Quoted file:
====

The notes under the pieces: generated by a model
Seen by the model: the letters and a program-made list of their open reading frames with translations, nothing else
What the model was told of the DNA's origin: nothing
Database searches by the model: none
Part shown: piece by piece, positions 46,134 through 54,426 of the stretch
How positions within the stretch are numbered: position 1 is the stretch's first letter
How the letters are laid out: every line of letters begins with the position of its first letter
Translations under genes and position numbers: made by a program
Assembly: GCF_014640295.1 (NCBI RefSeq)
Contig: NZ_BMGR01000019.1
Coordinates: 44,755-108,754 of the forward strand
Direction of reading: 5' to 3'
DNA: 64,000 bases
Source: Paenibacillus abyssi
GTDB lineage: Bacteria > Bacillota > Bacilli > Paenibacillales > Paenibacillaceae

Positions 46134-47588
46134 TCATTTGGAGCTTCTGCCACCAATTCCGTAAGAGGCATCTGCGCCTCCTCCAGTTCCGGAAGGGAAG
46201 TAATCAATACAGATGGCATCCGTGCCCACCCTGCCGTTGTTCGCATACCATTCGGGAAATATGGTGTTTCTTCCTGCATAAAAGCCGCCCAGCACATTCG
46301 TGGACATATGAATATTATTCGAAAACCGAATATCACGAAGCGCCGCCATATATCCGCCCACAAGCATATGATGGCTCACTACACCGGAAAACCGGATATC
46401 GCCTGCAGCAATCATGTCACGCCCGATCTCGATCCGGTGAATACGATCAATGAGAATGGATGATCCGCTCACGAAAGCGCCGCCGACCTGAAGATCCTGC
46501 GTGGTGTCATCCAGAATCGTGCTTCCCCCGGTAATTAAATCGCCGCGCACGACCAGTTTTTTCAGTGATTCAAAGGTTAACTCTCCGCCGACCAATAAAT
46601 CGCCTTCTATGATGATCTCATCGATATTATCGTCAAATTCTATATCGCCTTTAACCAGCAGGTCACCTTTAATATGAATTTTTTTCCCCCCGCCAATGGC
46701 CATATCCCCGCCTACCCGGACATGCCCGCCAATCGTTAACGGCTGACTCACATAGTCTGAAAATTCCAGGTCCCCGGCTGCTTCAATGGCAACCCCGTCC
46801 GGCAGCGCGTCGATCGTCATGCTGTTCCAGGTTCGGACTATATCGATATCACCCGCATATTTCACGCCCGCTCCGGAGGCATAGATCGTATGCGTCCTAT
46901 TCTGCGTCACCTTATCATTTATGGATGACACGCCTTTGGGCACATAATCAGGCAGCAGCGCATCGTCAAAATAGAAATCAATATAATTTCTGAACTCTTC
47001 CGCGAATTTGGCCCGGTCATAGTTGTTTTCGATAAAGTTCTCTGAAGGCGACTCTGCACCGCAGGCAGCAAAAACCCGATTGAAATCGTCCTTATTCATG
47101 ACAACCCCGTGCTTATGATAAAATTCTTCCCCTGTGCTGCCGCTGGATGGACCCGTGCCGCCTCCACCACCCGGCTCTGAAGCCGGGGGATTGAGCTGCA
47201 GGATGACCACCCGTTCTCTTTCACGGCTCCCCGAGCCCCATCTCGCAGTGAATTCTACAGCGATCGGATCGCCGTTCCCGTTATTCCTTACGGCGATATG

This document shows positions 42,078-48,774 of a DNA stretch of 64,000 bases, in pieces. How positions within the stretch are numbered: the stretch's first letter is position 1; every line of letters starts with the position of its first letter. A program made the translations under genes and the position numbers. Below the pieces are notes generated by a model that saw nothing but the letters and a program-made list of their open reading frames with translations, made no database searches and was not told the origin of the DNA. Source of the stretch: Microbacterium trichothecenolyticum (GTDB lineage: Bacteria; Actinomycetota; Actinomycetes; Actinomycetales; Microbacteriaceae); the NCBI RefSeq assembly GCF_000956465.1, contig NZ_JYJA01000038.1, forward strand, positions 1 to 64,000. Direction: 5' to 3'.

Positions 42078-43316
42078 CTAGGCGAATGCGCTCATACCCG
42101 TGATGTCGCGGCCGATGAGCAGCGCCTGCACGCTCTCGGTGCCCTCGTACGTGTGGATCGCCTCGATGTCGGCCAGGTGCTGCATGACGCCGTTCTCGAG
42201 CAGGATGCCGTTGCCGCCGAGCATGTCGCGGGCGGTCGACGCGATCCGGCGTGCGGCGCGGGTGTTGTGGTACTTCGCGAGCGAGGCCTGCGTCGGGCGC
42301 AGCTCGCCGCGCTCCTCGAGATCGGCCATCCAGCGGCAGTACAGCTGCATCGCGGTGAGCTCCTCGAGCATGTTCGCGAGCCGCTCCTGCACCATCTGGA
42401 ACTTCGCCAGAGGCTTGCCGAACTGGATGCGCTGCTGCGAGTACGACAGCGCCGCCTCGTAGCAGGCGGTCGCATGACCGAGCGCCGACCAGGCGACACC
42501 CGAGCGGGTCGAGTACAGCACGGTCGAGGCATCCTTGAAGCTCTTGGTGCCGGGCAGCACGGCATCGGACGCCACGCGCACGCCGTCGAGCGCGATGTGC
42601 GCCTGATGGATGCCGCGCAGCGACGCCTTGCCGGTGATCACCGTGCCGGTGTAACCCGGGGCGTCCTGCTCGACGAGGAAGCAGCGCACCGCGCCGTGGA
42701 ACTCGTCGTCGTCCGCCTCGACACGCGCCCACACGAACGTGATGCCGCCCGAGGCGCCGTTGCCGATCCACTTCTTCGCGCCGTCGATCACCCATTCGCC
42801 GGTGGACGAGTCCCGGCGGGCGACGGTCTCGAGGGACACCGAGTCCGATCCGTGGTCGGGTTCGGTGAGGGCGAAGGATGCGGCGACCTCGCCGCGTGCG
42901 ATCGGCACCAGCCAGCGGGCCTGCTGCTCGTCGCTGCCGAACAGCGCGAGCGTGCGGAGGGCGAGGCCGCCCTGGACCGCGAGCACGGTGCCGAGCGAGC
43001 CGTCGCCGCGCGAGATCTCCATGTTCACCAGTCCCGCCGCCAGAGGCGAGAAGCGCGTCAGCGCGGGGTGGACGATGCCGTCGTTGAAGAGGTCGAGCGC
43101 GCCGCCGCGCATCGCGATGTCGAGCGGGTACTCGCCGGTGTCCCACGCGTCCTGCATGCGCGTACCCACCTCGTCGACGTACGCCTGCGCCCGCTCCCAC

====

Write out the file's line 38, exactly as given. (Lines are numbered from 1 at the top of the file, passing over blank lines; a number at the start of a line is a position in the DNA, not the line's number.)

42701 ACTCGTCGTCGTCCGCCTCGACACGCGCCCACACGAACGTGATGCCGCCCGAGGCGCCGTTGCCGATCCACTTCTTCGCGCCGTCGATCACCCATTCGCC